“There will be no downside to Brexit, only a considerable upside.” – David Davis, British Secretary of State for Exiting the European Union, October 2016

When discussing the economic consequences of Brexit, it becomes apparent that there is still a lot of uncertainty surrounding what Brexit really means for the economy. When just looking at the numbers, the forecasts are predicting that Brexit will cost the British economy between 2% and 8% of GDP growth in the long run. To understand these costs, which are engendered by trade reduction, business dissolution, and less foreign direct investment in Britain, three important factors were outlined by Professor Paul Seabright from the TSE.

Firstly, it is important to note that trade policy conflicts are less often conflicts between two countries but rather principally between different interest groups within the same country. Thus, Trump’s steel tariffs pit steel exporters against other manufacturers who use imported steel. The latter will lose many more jobs than gained by the former. In the case of Brexit, the issue is not principally between the UK and the EU, but rather a deep division within the UK itself. There will be collateral damage to Ireland and other countries as a result of an internal conflict inside the UK.

The second point is that it makes no sense to talk about national economies in today’s production models. Germany doesn’t make cars: German firms make cars. While they used to produce cars in partnership with German workers, they now do it mainly in partnership with Polish and Chinese workers. Supply chains are thoroughly international in a way that Trump and the Brexiteers do not understand. If Germany stopped importing parts, it would be unable to produce a single car.

The last point is that trade is still determined to a great extent by proximity. The components of an Apple computer may be assembled in China but the principal sources of valued added – intellectual property, legal services, and so on – are still traded within a short radius of Apple’s headquarters in California. It is a fantasy to think that for the UK, trade with Australia, New Zealand or other Commonwealth countries can easily replace trade with the EU.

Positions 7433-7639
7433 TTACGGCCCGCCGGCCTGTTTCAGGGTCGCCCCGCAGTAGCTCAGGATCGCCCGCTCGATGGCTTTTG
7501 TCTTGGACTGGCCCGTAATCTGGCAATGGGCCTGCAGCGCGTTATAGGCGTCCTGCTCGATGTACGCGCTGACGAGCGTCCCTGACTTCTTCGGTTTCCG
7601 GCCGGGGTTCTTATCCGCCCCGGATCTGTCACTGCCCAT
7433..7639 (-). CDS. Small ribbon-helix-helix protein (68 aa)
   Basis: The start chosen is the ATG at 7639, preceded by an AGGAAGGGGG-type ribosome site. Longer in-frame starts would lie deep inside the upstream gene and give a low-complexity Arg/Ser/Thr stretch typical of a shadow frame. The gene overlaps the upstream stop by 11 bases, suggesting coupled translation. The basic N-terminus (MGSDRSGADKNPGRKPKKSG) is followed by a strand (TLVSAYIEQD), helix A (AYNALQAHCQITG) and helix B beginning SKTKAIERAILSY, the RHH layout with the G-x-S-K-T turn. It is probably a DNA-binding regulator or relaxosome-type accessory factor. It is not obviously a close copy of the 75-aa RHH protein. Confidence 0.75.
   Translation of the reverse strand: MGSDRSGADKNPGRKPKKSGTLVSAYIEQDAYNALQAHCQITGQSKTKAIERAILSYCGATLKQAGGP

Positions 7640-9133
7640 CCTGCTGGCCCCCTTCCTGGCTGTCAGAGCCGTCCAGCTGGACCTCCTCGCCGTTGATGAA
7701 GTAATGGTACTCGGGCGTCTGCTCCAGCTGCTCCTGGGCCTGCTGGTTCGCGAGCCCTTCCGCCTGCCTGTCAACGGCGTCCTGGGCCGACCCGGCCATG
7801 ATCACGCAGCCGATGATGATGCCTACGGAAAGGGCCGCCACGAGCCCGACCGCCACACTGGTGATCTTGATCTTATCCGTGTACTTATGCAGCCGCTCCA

From all of this, it becomes clear that Brexit will have consequences for all kinds of businesses and industries. For example, British Airlines, the airline company, will no longer be entitled to operate in the European Union unless there is a new agreement on take-off and landing permits.  There is also uncertainty surrounding the Open Skies agreement that the EU has with the United States: the UK would also formally leave this agreement, which would make it impossible for British and American airlines to operate in each other’s airspace. Furthermore, companies like Airbus or BMW, who have big plant sites in the United Kingdom, make products that have to cross the channel several times before the final product is made. European supply and value chains that include the UK might become unprofitable in the future.

But don’t panic: negotiations in all kinds of areas are currently ongoing. The goal for the UK must be to find solutions in many areas to all kinds of regulatory voids they will be facing, thereby ensuring a smooth operation of business in the UK and reducing the business clear out after Brexit. The UK will need to negotiate with the EU while simultaneously finding substitutes to all of the regulatory agreements currently covered by the EU regime. There is a lot of work for the British government right now, in this challenging two-sided negotiation.

It is important to point out that leaving the EU on the 29th of March 2019 without a future trade deal would be disastrous, since this would mean a fall back on the WTO terms in trade relations, which is in neither side’s interest. Since the British government reiterated that they want to leave the single market and the customs union, only a deal like the CETA free trade agreement, which the EU negotiated successfully with Canada, is feasible. It will depend on how much the EU is willing to give into a similar deal with the UK.

Recent Developments

An important part to play in the negotiations may be the leadership change in the two major state economies in the European Union: Germany and France.

On the one hand, French president Macron is unlikely to give any favourable deal to Britain since he wants to strengthen and reform the EU, and is a politician with clear federalist ideas. For him, it would be unfavourable to give Britain a too good of a deal, since this would make the case for leaving the union.

On the other hand, Germany’s political change – or non-change – might be more favourable for Britain. The new finance minister, Olaf Scholz, a new strong voice in the government as the vice-chancellor, could play a crucial part. There is a good chance that he will advocate for a more lenient Brexit, with strong economic ties to the UK kept open in the future. He apparently has a good relationship with Philip Hammond, his British counterpart, and he is the former mayor of Hamburg, a city that is sometimes dubbed as the most British city of Germany. Furthermore, the trade pendency of Hamburg is important, with a great bulk of container cargo coming from British ports into the harbour of Hamburg. It is unlikely that he wants to actively harm the region where he comes from by advocating for a punishable Brexit.

Finally, it is important to note that after the chemical attack in Salisbury, there was a clear united response, with the United Kingdom, Germany and France standing side by side. It is interesting that despite difficulties in trade talks, there remains European support for Britain, especially in crucial issues like defence.

 by Niels Kirst